(January 26, 2016): Assembly of First Nations (AFN) National Chief Perry Bellegarde welcomes today’s decision by the Canadian Human Rights Tribunal (CHRT) for the federal government to jointly develop a new system of child welfare for First Nations on reserve and is calling for immediate action by the federal government to work with First Nations to ensure safety, fairness and equity for First Nations children and families.
In a highly anticipated decision released this morning, the CHRT states the Government of Canada has discriminated against First Nations children and families on reserve since the beginning of residential schools and requires the federal government to work with parties to the case to identify a process for remedy, which includes returning to the CHRT in coming weeks for an order on remedies.
AFN National Chief Perry Bellegarde said,
“Today the kids win. Today the children are put first. This ruling is nine years in the making. That is a full generation of children waiting for justice and fairness, not to mention the decades of discrimination that has created the gap between First Nations and Canadians.
“First Nations are ready to work together with the federal government to develop a new system of child and family services as directed by the CHRT, and this includes immediate relief funding for First Nations children and families and a new collaborative approach to a funding formula that is responsive to needs, reflective of regional diversity and respects fundamental human rights.
“We cannot wait any longer to close the gap, and I look forward to seeing how the next federal budget will support safety, fairness and equity for First Nations children and families.”
In its decision released this morning, the CHRT found the federal government is discriminating against First Nations children and families on reserve by providing flawed and inequitable child welfare services for decades. The decision further states that the Government of Canada has failed to fully implement Jordan’s Principle, which is meant to ensure equitable access to government services available to other children in Canada.
The AFN is seeking immediate funding relief for First Nations children and families based on real needs and reflective of regional diversity and the establishment of an oversight mechanism to ensure equity and fairness are achieved, and maintained.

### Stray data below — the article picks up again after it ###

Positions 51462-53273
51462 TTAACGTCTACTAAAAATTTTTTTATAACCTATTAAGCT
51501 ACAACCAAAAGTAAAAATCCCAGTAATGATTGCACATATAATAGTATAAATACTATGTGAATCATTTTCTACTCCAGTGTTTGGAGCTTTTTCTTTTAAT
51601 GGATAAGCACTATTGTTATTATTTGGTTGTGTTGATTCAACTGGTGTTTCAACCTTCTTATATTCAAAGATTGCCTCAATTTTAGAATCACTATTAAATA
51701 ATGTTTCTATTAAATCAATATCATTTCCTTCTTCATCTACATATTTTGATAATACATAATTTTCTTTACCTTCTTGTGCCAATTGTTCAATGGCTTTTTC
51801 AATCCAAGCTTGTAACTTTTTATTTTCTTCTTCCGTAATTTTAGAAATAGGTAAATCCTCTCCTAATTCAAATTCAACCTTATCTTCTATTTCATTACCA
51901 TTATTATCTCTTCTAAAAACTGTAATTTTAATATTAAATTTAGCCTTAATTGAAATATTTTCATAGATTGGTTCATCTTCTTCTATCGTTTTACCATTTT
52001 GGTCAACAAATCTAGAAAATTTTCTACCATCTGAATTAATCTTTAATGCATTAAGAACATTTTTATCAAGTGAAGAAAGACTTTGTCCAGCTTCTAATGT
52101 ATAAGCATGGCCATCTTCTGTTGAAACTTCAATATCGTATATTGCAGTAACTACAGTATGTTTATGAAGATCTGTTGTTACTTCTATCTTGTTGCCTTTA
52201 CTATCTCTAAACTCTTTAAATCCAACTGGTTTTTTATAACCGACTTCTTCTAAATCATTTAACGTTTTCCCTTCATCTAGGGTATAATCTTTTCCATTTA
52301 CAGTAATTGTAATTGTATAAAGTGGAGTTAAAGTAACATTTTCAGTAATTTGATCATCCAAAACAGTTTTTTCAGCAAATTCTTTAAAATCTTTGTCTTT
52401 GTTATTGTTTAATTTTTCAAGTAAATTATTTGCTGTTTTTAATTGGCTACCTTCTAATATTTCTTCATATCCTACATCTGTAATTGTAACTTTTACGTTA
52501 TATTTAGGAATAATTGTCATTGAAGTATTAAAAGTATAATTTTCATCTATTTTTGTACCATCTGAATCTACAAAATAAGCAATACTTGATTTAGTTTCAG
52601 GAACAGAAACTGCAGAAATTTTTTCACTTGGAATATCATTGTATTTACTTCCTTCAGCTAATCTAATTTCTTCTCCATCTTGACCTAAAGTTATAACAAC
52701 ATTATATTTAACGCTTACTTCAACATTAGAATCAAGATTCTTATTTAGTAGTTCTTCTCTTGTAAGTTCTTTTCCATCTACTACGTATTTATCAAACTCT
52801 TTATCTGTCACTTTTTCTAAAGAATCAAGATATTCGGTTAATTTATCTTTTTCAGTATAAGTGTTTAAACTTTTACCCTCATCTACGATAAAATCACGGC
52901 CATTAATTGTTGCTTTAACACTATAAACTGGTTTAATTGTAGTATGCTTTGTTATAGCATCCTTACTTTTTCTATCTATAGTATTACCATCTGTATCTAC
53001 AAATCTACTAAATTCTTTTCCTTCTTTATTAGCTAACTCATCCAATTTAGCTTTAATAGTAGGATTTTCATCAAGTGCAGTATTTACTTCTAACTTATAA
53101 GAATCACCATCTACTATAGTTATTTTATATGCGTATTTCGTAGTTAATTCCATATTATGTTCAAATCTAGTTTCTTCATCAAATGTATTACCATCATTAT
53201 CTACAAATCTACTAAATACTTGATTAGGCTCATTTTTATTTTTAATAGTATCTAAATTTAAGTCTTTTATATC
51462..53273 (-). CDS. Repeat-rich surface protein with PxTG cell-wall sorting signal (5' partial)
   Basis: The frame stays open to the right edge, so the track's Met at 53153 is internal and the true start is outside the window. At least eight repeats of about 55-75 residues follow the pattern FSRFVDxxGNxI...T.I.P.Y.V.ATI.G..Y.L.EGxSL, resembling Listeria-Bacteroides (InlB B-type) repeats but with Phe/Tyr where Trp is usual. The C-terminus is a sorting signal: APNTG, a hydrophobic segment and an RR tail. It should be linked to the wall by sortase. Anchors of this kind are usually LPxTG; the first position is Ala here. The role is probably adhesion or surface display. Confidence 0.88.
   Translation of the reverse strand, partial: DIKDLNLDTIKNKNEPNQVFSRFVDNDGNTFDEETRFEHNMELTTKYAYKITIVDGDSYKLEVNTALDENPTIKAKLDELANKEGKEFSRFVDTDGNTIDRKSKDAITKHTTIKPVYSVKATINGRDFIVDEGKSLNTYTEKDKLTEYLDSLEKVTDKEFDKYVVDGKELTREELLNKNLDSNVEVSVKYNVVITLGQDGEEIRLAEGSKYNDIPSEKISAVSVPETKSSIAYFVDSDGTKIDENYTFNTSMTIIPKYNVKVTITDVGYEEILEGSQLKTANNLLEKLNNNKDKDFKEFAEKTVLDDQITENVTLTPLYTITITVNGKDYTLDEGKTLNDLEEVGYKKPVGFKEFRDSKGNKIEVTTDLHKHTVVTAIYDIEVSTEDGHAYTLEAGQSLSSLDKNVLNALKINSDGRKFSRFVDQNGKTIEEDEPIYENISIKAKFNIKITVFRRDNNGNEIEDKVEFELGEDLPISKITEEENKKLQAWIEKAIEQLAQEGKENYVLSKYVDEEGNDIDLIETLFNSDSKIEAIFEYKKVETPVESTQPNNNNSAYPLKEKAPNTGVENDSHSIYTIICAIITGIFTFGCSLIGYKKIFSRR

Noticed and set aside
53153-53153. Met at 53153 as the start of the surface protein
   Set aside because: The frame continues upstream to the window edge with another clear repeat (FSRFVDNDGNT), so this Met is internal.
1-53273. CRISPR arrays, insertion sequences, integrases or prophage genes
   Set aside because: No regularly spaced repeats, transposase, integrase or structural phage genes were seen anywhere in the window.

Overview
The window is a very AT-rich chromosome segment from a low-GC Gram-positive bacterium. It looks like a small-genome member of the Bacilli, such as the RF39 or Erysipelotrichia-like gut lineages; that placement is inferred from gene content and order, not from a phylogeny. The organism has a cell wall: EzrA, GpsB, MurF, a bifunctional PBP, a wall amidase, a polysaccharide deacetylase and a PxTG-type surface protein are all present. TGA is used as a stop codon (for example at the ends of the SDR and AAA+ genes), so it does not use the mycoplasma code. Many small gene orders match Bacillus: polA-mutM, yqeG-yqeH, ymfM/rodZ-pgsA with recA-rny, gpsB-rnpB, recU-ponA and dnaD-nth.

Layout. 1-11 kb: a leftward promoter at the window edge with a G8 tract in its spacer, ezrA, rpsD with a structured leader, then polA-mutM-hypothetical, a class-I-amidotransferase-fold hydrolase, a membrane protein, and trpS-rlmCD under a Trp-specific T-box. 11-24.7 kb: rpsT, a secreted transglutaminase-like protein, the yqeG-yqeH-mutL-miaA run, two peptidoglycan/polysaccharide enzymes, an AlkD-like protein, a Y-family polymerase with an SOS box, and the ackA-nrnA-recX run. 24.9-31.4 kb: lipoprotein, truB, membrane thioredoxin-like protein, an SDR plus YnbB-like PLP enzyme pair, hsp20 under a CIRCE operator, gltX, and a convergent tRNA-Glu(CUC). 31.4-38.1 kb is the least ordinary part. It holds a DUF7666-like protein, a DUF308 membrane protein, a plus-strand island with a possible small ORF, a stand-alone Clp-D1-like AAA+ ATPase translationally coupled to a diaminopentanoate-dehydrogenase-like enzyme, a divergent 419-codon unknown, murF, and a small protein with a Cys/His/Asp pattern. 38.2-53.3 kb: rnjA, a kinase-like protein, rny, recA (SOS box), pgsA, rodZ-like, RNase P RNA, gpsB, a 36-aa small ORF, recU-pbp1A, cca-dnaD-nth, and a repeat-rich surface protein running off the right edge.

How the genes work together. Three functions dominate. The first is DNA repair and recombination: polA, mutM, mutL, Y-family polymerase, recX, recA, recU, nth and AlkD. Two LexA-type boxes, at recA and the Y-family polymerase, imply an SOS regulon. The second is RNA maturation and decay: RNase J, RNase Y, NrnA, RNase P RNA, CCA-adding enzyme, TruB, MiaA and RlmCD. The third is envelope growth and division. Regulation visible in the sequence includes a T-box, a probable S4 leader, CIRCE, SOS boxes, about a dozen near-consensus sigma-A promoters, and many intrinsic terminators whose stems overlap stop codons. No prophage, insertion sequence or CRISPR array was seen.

“The importance of this decision cannot be over-stated and we would like to thank AFN’s witnesses Elder Robert Joseph, Dr. Amy Bombay and Dr. John Milloy for presenting evidence on historic disadvantage resulting from Indian Residential Schools,” said AFN Manitoba Regional Chief Kevin Hart who is responsible for the child welfare portfolio at AFN. “The AFN lifts up our partner in this work, Cindy Blackstock of the First Nations Child and Family Caring Society of Canada, for her long-standing commitment and dedication to achieving equity for our kids. This is about our children, our families and our future, and we will be relentless in our efforts to ensure they have every opportunity to justice, fairness and success.”
“This is a great day for everyone who believes in fairness and justice for children” said Cindy Blackstock, Executive Director of the First Nations Child and Family Caring Society of Canada. “The Truth and Reconciliation Commission’s top call to action is to end the dramatic over-representation of Aboriginal children in foster care by reforming child welfare and ensuring equitable resources for culturally based services.
“Today’s landmark decision signals an end to the federal government’s long and tragic history of discriminating against First Nations children in ways that needlessly separate them from their families. It is essential that the federal government immediately implement the ruling and end inequalities in other First Nations children’s services such as education, health and basics like water and housing.”
The AFN and the First Nations Child and Family Caring Society jointly filed the complaint to the Canadian Human Rights Tribunal in February 2007 alleging the provision of First Nations child and family services by the Government of Canada was flawed, inequitable and thus discriminatory under the Canadian Human Rights Act. The joint complaint states that the Government of Canada has a longstanding pattern of providing inequitable funding for child welfare services for First Nations children on reserves compared to non-Aboriginal children. The impacts are many, including the staggering statistic that there are more First Nations children in care today than at the height of the residential schools system. Hearings took place between February 2013 and October 2014 involving 25 witnesses and more than 500 documents filed as evidence.
Internal federal government documents estimate the child welfare funding shortfall to be 34.8 percent and link this inequity to children going into foster care because their families are not provided equitable support services.
The federal government has 20 days from the date of decision to appeal.
For more information suggested remedies please visit: https://fncaringsociety.com/first-steps-remedy-funding-inequities